comes from. In gynaecology, when we use the word hemorrhage, we have to be careful; women have
periods which prolong for a long time, they might last twenty days, every month she may be unwell for
twenty days. We call that prolonged periods. We Americans have one word to describe this illness, we
describe this as a case of menometrorrhagia--and that we can treat. In the case of real uterine
hemorrhage, you mustn't insist on treating it, you mustn't keep this client, you must send her to a
specialist, because this kind of hemorrhage is often of cancer, origin of cancer, or it comes from another
very serious illness. Even in western medicine there are limits, because now I am a western
gynaecologist; if this patient comes with a hemorrhage, I will examine, and I will establish that there are
some doubts, I won't keep this patient, because this could be of a cancerous nature. I would immediately
send her to a surgeon specializing in obstetrics to do a complete examination. This way of treating fits in
with the way of thinking of both types of medicine. Because we are in the United States. Because we
must always consider the similarities of the two medicines, the equivalences.
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(Dr. Van Nghi continues)


Now that we have studied the pathology, we're going to start with the easiest of the diseases-dysmenorrhea; and then I will describe how a disease presents itself to you, because often when you read
the chinese texts it's confusing, it seems that it's best to describe a disease often in the western fashion.
First, definition of the medical term, next the physiopathogenesis, that is the study of the cause of the
disease, and then, of course a disease has one name but it may have several forms. Western medicine
nowadays seems to treat the name and not the cause, which means they give the same treatment, whether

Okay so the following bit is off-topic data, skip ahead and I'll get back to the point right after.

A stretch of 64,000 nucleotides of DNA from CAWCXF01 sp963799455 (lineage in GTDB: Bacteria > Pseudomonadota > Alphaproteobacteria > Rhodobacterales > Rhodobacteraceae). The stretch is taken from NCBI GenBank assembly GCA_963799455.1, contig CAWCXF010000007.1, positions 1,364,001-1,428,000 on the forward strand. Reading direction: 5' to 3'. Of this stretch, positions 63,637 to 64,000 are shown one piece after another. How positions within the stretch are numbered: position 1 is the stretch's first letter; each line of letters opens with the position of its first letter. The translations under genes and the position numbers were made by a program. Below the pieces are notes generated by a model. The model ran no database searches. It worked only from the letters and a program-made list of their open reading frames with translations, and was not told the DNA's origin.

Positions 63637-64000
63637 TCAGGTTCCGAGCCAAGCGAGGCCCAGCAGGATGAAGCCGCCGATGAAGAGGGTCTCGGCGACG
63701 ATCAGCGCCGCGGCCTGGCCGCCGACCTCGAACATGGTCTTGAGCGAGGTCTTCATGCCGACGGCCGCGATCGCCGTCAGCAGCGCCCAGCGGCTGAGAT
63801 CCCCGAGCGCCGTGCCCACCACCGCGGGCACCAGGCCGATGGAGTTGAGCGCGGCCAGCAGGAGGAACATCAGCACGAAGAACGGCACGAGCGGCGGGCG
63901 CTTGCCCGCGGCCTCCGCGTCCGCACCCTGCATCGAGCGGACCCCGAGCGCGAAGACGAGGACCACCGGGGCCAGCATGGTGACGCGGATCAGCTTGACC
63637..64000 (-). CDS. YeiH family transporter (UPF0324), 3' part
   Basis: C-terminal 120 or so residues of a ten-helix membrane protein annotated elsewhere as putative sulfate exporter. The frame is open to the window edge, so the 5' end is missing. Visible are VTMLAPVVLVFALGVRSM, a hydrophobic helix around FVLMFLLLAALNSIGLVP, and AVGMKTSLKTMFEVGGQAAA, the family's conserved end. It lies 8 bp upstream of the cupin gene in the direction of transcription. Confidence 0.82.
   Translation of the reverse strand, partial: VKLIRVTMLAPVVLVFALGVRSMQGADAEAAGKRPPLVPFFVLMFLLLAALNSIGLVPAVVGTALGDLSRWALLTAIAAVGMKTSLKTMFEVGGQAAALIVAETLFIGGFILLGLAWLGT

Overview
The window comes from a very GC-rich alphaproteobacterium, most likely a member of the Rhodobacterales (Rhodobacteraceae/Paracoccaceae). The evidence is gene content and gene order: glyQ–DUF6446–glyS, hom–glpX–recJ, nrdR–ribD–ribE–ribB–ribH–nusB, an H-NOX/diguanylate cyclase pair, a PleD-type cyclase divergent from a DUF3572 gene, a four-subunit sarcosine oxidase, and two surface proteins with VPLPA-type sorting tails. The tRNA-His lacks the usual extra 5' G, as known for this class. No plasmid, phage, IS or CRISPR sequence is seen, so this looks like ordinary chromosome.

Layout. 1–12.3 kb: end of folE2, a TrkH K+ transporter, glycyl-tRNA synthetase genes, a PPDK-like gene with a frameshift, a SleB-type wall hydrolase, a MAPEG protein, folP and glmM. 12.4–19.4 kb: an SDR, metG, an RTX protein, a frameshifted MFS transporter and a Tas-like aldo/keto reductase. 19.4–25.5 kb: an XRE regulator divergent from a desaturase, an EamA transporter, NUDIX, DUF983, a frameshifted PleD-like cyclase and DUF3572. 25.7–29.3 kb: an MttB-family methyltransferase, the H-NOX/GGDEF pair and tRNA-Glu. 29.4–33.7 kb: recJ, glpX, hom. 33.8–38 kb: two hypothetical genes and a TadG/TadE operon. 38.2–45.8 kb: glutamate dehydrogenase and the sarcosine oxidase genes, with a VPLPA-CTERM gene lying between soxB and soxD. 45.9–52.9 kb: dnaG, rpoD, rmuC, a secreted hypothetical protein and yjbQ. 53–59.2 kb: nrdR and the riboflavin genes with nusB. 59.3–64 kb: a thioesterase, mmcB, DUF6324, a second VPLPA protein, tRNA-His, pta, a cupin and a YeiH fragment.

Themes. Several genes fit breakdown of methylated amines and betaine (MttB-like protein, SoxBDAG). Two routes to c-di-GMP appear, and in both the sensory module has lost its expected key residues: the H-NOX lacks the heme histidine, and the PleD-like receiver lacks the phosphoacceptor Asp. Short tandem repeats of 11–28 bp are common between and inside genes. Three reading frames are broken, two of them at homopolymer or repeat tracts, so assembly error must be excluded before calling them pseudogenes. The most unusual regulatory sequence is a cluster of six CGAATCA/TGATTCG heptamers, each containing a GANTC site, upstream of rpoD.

it's form A or form B. As an example, if I had rheumatism, they give cortisone; in Chinese Medicine you
have to distinguish: which type of rheumatism is it? This is very important. And then there is the study
of what is called nosology, which is the detailed study of symptoms, because each form presents
completely different clinical symptoms. And we use the clinical symptoms as the basis for choosing the
points. And finally, there is the application of therapeutics.
Now I'm going to give you a little example of the disease known as dysmenorrhea. We have to define
this term: it's a painful state of the abdomen, before and during the menstrual period. The intensity of the
pain varies greatly according to the individual; occasionally the pain forces the woman to stay in bed, in
another words she cannot carry out her daily activities; that is the word dysmenorrhea. Now the causes,
the physiopathogenesis.
Study of the causes: roughly speaking, in Chinese Medicine a disease may present itself in different
forms, either excess or deficiency. In case of an excess, it can be of exogenous origin, for example being
subject to a lot of external climatological influences for a long time, which means that the cosmic
perverse energy can penetrate into the organism, into the body, and cause disease, and this is what we